Making the Invisible Visible

Theater Games for any Discipline

a book review by Stephen Haff


No matter what you’re teaching, have a copy of Viola Spolin’s Theater Games for the Classroom on hand. This classic has inspired teachers and students across many disciplines by providing highly adaptable, fundamental exercises that establish a cooperative, focused learning environment.


Spolin describes hundreds of simple games in straightforward, clear language, accompanied by notes in the margins on how to coach kids during the activity. Built into each game are questions for reflection and evaluation that help participants assess their own learning by value-neutral methods. The catalogue is organized according to types of games (“Warm-Ups,” “Senses,” “Mirror,” “Words”) and cross-referenced according to curriculum area. An extensive bibliography offers teachers further resources on writing, acting, puppetry and stories and fables. For drama teachers, there’s extensive help with putting together a formal production of a play.


The applications to English are readily apparent. For example, one game asks a team of students to communicate a specific setting, character or relationship to the rest of the class without using words or physical objects. “Show us Times Square at midnight,” might be the challenge. The exclusion of words requires focus on the task of inhabiting a place or person, much as we do when imagining what we read in a book. Students who have trouble making the connection between words on a page and pictures in their minds can benefit from the practice of what Spolin calls, “making the invisible visible.”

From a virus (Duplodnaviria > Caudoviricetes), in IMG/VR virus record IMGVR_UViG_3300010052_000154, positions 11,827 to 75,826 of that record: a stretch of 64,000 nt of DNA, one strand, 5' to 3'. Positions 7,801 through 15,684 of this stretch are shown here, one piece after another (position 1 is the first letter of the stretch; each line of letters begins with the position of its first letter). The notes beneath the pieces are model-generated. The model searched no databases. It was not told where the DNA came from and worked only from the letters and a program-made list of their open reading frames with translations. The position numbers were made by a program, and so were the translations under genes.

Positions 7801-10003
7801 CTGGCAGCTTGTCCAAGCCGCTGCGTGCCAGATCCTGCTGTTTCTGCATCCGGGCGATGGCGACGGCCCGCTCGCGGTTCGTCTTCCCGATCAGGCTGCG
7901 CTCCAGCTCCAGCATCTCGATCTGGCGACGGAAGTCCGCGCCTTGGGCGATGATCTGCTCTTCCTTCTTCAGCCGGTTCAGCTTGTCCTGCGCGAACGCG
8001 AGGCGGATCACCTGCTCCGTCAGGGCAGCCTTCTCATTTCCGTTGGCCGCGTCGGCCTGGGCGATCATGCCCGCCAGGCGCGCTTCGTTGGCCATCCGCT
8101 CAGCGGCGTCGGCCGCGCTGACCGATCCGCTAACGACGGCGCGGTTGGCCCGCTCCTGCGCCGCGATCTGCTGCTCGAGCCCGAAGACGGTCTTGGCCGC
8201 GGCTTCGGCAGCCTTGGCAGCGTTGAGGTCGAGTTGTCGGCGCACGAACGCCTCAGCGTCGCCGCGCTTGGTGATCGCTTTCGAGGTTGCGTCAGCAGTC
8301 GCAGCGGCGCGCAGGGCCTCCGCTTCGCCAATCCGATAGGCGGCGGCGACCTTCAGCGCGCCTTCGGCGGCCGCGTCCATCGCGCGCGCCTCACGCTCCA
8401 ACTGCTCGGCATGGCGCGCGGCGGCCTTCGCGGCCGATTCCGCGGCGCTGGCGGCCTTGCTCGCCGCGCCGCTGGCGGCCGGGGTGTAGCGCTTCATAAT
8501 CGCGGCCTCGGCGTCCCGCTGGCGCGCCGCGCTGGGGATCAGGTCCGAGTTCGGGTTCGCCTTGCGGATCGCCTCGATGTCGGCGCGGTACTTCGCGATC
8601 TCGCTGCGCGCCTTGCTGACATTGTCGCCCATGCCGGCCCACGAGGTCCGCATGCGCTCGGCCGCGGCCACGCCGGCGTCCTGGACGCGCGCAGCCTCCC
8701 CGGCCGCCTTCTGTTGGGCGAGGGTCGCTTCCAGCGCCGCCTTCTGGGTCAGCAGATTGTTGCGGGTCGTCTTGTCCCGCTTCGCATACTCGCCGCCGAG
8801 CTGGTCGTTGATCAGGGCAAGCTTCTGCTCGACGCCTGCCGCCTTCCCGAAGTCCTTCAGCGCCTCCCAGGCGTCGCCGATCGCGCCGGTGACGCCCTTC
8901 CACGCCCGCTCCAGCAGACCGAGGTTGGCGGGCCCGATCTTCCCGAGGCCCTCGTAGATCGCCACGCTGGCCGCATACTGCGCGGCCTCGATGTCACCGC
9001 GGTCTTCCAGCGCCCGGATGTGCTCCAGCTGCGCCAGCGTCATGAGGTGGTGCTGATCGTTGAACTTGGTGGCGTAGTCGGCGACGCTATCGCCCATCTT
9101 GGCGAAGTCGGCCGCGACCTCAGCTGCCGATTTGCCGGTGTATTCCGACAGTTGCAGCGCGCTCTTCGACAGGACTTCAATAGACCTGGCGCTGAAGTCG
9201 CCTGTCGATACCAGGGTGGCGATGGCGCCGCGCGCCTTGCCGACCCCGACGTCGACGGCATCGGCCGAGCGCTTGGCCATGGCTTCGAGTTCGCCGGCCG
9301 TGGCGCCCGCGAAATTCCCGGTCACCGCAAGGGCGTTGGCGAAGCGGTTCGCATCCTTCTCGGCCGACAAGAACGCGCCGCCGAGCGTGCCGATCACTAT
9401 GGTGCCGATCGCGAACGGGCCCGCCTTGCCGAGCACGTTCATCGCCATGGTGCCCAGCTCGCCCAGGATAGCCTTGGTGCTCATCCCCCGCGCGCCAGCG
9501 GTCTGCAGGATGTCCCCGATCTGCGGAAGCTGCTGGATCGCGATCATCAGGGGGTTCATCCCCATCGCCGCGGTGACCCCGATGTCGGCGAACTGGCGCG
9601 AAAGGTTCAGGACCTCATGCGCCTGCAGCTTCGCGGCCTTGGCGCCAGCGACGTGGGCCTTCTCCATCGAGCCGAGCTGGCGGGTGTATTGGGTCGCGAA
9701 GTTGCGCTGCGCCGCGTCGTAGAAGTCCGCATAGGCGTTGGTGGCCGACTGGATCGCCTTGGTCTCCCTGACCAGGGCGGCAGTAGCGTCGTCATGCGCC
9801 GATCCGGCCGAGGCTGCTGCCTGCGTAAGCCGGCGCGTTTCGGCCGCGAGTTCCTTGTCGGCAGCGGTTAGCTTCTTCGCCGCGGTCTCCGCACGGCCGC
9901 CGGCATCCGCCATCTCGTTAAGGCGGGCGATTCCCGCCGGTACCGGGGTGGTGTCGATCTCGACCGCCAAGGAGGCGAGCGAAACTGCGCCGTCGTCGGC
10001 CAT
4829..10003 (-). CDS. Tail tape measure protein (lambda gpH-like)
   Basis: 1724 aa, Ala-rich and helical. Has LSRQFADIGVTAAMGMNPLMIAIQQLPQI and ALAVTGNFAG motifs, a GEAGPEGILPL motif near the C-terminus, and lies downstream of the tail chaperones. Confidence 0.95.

But why should English have all the fun? In your science classroom, students could inhabit a rainforest, or in social studies, create a living Egyptian palace. By drawing upon bodily or spatial intelligence, students might register and retain the experience more meaningfully than they would through traditional chalkboard notes or textbooks. Spolin also asks students simply to write a favorite word as big as possible or as small as possible, using the entire body to communicate on paper, to “feel” the word as an extension of self — a natural for art class. She brings a class together for “choral reading,” unified and even sung group expression of a non-musical text, an experience of the communal power of words. Music teachers? Any text can be used. I’m thinking of a passage, say, about wolves, howled by a pack of high school sophomores.


Language exploration becomes both sophisticated and silly with the use of gibberish, or spontaneously invented non-languages. With Spolin’s guidance, you can help students feel the frustration of colonial Europeans and Native Americans attempting to understand each other by replacing the real languages with your own consistent, non-overlapping sound sets. One group might only get to use consonants, the other only vowels.


Mirror games, such as one in which one group of students follows a leader’s subtle gestures and another group must deduce who the leader is by observation, sharpen students perceptive abilities and concentration. Try it in physical education class to promote team cohesion or awareness of strategic patterns.